Whilst we understand that the Government has various priorities, we strongly believe that the continued cuts to Arts and Culture have been deeply counter-productive over the past number of years.  We demand decency, fairness and cross-departmental communication to address issues of working and living conditions of artists.

We support Arts Council action on its Strategic Review Group and Departmental action on the development of a national cultural policy: Culture 2025. However alongside this we condemn the impact on smaller organisations and individuals of massively reduced funding to the sector.

Investment in the Arts sector gives us leverage to attract philanthropy and grow income from other sources, while providing the stability necessary to innovate and take risks while stimulating local growth in the process.


NCFA recommendations in relation to Budget 2016  

Each of the following recommendations will make a difference to the national cultural ecology, but the implementation of the two main recommendations below underpins and is essential to their success.

We want a non-physical infrastructure that allows every region to celebrate and grow cultural and creative talent, and to support the creation of new creative clusters. The investment in physical infrastructure through the ACCESS scheme, while broadly welcomed, has not resulted in the creative clusters that it could, due to a lack of ongoing investment in the Arts community itself as opposed to simply the built infrastructure. We need investment in the work of Arts practitioners nationally and regionally in order to prevent further heemorraging of our creative best to other sectors and overseas.


1.    We call upon the Department of Finance to increase current direct investment in Arts and Culture thereby beginning the process of repairing the widespread damage suffered by the sector in recent years.

An re-investment of €30 million in the Arts Council directly for 2016 would ensure the growth of the national cultural ecology. We believe that investment through the Arts Council is the most effective and efficient way of re-igniting the sector. This initial investment will accelerate economic growth and enable cultural organisations to become commercial contributors to their communities in the long-term.


2.    The NCFA call on the Government to match EU average GDP spend on the Arts.

Public funding for the Arts and Culture represents just 0.11% of GDP and puts Ireland at the bottom of European league tables compared to an average of 0.6%.


Creative industries and the economy

Our Creative Industries are thriving and are delivering sustainable jobs and considerable exports. Despite the considerable potential of the Cultural Industry sector, estimated to be responsible for over 3% of the EU’s gross domestic product and jobs, they remain undervalued and unrecognised, especially in terms of their ability to access start-up capital and financing.

Public investment in the Arts and Culture, coupled with an education and learning system that values Arts and creativity, are critical to the success of these industries.

We recommend tax efficiencies be implemented to maximize the potential of the creative industries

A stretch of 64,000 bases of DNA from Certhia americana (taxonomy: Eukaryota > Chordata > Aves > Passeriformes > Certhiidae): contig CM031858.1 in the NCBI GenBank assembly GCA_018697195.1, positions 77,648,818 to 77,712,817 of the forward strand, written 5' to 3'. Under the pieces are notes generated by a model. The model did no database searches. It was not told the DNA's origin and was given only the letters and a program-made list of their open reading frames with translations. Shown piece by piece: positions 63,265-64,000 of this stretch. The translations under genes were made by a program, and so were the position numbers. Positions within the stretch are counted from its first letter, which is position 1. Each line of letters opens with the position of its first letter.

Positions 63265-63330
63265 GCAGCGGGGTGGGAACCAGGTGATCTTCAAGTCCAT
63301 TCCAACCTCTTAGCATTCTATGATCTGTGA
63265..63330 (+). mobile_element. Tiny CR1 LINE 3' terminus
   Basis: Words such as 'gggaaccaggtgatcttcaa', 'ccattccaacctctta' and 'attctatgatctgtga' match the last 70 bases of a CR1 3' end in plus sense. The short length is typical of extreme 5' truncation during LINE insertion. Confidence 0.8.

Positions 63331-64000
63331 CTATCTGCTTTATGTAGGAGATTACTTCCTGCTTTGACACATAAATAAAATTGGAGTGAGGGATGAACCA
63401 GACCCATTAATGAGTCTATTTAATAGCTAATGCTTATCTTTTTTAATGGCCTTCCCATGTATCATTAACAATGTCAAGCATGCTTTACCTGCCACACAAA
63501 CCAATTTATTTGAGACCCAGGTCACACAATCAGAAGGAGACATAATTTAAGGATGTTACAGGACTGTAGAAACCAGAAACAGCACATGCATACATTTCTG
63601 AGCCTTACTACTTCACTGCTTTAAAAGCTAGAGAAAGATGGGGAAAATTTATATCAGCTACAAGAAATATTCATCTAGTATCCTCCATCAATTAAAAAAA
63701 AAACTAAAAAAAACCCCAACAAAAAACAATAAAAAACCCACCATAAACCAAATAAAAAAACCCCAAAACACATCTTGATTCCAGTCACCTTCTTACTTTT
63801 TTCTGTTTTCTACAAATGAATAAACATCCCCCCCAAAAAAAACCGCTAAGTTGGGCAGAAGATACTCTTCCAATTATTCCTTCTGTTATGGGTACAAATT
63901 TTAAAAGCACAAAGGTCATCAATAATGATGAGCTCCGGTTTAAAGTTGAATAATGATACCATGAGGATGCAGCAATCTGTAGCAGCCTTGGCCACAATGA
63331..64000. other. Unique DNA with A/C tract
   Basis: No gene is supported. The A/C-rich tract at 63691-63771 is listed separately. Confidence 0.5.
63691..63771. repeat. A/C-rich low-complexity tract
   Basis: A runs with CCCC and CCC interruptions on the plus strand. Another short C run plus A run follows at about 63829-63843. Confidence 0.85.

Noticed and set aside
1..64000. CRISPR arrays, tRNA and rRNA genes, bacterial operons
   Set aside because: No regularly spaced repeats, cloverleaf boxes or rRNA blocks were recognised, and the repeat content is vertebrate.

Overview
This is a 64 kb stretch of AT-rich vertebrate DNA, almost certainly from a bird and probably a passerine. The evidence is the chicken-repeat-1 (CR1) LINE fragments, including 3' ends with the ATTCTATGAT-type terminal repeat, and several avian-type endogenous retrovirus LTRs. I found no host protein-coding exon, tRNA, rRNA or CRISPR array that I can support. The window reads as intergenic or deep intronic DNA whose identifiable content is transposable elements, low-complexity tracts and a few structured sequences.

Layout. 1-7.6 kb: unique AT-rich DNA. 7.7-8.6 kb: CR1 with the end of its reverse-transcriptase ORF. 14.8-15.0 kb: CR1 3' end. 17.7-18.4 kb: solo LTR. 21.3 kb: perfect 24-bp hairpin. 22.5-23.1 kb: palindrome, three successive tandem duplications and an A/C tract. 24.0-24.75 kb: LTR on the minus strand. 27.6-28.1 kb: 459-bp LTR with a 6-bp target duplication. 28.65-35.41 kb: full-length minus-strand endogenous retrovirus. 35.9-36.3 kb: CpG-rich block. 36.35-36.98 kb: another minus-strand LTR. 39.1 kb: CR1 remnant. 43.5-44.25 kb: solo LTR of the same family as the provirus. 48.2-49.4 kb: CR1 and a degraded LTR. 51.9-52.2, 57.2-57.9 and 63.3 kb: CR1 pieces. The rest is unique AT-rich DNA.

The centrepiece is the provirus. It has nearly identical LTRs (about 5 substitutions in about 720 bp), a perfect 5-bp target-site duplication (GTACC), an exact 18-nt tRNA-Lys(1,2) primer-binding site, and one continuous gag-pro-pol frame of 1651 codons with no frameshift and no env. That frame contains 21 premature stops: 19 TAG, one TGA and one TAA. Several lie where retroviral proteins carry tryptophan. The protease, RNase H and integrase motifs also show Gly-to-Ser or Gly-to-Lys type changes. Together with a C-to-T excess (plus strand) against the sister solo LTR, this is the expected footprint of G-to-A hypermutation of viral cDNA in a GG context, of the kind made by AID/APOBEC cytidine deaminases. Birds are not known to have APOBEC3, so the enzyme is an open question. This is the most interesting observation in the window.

Lottery Funding

Lottery funding should be separate to core government spend on the Arts via the Council. As in the UK, the implementation of two separate sources of funding could serve very different purposes – with grant-in-aid providing the backbone of the sector and Lottery funding filling the gaps – such as supporting capital, training and special projects.

We recommend the separation of Lottery funding from general Department of Arts funding in order to allow broader and alternative sources of funding to be accessible to the sector


Local Authority investment

Local Authorities are core partners in Arts and Culture. Many significant and effective projects, people and organisations are financially supported by Local Authorities.

The NCFA support the Arts Act’s inclusion of the provision ‘to prepare and implement plans for the development of the Arts within its functional area and shall, in so doing, take account of policies of the Government in relation to the Arts.’

We call on any local authorities that have not published a current Arts Plan do so immediately

We condemn the widespread lack of collaboration and planning within local authorities between Arts and other departments to resolve ongoing issues of provision and access.

We call on local authorities that have vacancies in the post of Arts Office fill them immediately

From a Red C national poll conducted by the NCFA, we were able to show that the Irish public are deeply supportive of the Arts and expect more be spent on Arts locally. The Arts Council reported a total net expenditure on the Arts by local authorities of EUR 28.5 million in 2011 – a reduction of 27% on the 2010 spend of EUR 39.3 million.

We recommend that government begin re-investment in Local Authorities over the next five years.

The Arts budget is currently listed as ‘discretionary’ spend in local authorities, which means it is under constant pressure from other departments.

We recommend that expenditure on the Arts be reassigned as non-discretionary to ring fence local cultural spend

We believe that culture is a vital element in the regional growth agenda and that cultural organisations can, and do, make a significant contribution to local enterprise and are not being supported as they should be through local Enterprise boards and LEADER funds.

We recommend that local Enterprise boards actively include the creative industries in their support schemes and that a percentage of regional LEADER Funding ring fenced for artistic endeavour